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For the benefit of the House, may I take this opportunity to mention my declaration in the Register of Members' Interests in regard to the Royal Automobile Club? I should also like to mention that I own a modest amount of shares, which are not registrable, in BT and a number of individual company personal equity plans and individual savings accounts in utility companies. In my spare time, I am also undertaking a placement with Network Rail, which has been of great interest.
Speaking to amendment No. 28 gives me the opportunity to mention a loophole in the Bill that came to our attention after the Committee stage. We hope that the Minister will give us an assurance that the Government will look favourably on inserting into clause 2 the provision that
should be taken into account in regard to certain gating orders. This relates to issues raised by farm owners and landowners and, in particular, to concerns raised by the Country Land and Business Associationthe CLA.
Ms Ann Coffey (Stockport) (Lab): Given that the hon. Lady has been complaining of insufficient time to scrutinise the Bill, will she tell us why there are no Conservative Back Benchers present to scrutinise it?
Miss McIntosh: The hon. Lady raises an interesting point, but I am afraid that she is treading on thin ice. Bearing in mind the hugeand short-livedmajority of Labour Members, I must point out that only one or two of her colleagues are on the Labour Benches at the moment, so she might regret making that remark. Also, Conservative reinforcements are arriving as we speak.
The Minister for Rural Affairs and Local Environmental Quality (Alun Michael):
The hon. Lady seems unaware of what has just happened behind her. The empty Conservative Back Benches were occupied briefly by a Conservative Member, who entered stage left and walked all the way to stage right before going straight out of the Chamber, so captivated was he by her words. I remind her that 18 Labour MPs spoke vigorously in support of the Bill on Second Reading. They felt that it was the right Bill because of all the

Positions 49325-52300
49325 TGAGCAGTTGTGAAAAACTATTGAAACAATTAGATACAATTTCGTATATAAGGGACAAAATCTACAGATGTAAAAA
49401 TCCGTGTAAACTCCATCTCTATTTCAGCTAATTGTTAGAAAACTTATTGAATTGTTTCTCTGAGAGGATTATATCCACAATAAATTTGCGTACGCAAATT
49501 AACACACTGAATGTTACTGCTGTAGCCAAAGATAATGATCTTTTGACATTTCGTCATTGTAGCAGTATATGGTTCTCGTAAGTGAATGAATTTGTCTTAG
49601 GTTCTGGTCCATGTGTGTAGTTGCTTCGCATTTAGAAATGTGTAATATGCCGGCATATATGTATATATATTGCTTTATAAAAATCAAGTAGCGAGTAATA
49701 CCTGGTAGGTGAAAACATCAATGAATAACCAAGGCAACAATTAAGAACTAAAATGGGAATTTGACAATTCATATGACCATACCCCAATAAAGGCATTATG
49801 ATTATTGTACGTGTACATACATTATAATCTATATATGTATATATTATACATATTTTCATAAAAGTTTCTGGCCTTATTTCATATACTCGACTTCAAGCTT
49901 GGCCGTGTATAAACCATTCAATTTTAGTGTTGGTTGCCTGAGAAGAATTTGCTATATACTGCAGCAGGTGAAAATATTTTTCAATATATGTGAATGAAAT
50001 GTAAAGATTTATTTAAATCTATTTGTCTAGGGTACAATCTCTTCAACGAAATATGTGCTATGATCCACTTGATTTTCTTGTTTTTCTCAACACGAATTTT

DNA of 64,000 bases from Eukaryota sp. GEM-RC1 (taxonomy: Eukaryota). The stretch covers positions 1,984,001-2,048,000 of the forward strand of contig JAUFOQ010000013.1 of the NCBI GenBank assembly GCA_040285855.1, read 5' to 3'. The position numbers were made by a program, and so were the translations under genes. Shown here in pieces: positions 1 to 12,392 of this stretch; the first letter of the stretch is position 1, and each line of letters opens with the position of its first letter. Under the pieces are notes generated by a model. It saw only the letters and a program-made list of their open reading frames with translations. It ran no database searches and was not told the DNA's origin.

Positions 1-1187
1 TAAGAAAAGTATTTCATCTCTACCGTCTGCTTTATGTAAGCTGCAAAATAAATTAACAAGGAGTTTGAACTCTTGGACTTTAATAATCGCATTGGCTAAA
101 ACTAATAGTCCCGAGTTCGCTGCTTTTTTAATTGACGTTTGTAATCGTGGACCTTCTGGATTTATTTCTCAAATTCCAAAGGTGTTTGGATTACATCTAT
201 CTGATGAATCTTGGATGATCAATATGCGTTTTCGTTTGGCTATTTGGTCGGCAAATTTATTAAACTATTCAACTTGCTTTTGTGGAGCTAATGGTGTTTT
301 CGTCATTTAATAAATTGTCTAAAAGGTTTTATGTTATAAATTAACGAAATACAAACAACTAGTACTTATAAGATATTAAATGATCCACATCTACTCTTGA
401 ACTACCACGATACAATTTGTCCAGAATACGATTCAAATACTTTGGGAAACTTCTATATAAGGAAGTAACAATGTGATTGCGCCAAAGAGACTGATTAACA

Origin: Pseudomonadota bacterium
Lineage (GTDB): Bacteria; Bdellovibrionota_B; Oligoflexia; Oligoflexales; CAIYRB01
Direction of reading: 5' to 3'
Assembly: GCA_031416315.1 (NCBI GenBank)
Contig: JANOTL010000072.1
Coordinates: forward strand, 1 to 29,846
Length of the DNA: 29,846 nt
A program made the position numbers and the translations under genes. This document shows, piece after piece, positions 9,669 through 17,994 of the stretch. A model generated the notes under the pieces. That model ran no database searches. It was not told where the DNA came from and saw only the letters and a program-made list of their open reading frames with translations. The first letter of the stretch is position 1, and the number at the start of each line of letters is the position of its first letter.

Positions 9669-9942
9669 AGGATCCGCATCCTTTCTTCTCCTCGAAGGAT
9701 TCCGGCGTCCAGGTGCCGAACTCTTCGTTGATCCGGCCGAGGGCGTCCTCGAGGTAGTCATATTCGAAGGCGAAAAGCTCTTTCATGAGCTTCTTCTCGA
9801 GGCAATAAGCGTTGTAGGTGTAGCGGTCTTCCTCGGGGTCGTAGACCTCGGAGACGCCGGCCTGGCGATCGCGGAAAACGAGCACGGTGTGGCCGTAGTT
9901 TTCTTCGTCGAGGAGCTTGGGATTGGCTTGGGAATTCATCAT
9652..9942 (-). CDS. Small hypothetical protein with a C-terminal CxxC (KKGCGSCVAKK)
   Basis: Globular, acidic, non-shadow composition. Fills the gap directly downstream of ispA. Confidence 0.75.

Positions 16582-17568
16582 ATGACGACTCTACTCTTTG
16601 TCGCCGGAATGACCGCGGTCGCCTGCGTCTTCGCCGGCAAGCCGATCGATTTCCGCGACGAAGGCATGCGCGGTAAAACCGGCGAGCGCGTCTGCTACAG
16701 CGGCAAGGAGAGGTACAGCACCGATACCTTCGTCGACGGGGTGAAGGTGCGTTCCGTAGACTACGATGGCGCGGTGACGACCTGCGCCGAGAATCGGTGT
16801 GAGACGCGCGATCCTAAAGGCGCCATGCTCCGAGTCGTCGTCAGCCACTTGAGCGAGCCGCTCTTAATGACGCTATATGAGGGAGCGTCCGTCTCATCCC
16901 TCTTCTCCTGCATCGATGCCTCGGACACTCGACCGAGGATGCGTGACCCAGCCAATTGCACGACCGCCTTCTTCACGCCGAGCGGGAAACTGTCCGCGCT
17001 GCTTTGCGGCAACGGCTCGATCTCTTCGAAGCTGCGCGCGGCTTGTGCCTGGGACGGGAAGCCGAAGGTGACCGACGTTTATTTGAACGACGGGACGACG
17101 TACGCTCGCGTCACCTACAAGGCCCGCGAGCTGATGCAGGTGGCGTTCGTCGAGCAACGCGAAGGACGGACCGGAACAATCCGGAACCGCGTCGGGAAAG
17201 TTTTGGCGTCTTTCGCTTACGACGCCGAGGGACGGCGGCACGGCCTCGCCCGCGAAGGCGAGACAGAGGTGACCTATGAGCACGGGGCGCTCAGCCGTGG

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discussions that we have had with everybody about how effective it will be. But I must allow the hon. Lady to get on with her scrutiny.
The Bill as drafted does not allow gating orders, and the associated barriers, to be put in place on a route that forms the principal means of access to a dwelling. In our view, and that of the CLA, that is simply too restrictive. In many cases, the persons most in need of a barrier are those who live in a dwelling and suffer from persistent crime and antisocial behaviour because of the access available on that right of way. Once made, the gating orders will be flexible and need not prohibit access completely. The amendment would add flexibility in this regard, and would allow for a gating order to be made when the owner of the dwelling agreed to it. I submit that this would be a minor but beneficial improvement, and that it addresses some of the points put to us that we did not have the opportunity to raise in Committee.
Alun Michael: On the face of it, I suppose it might seem not unreasonable for residents to agree to curtail their own access, but they would also be curtailing access for a wide range of others who may have a legitimate purpose for having access. For instance, this proposal could hamper the delivery of mail and of other services for which providing access keys might not be practical.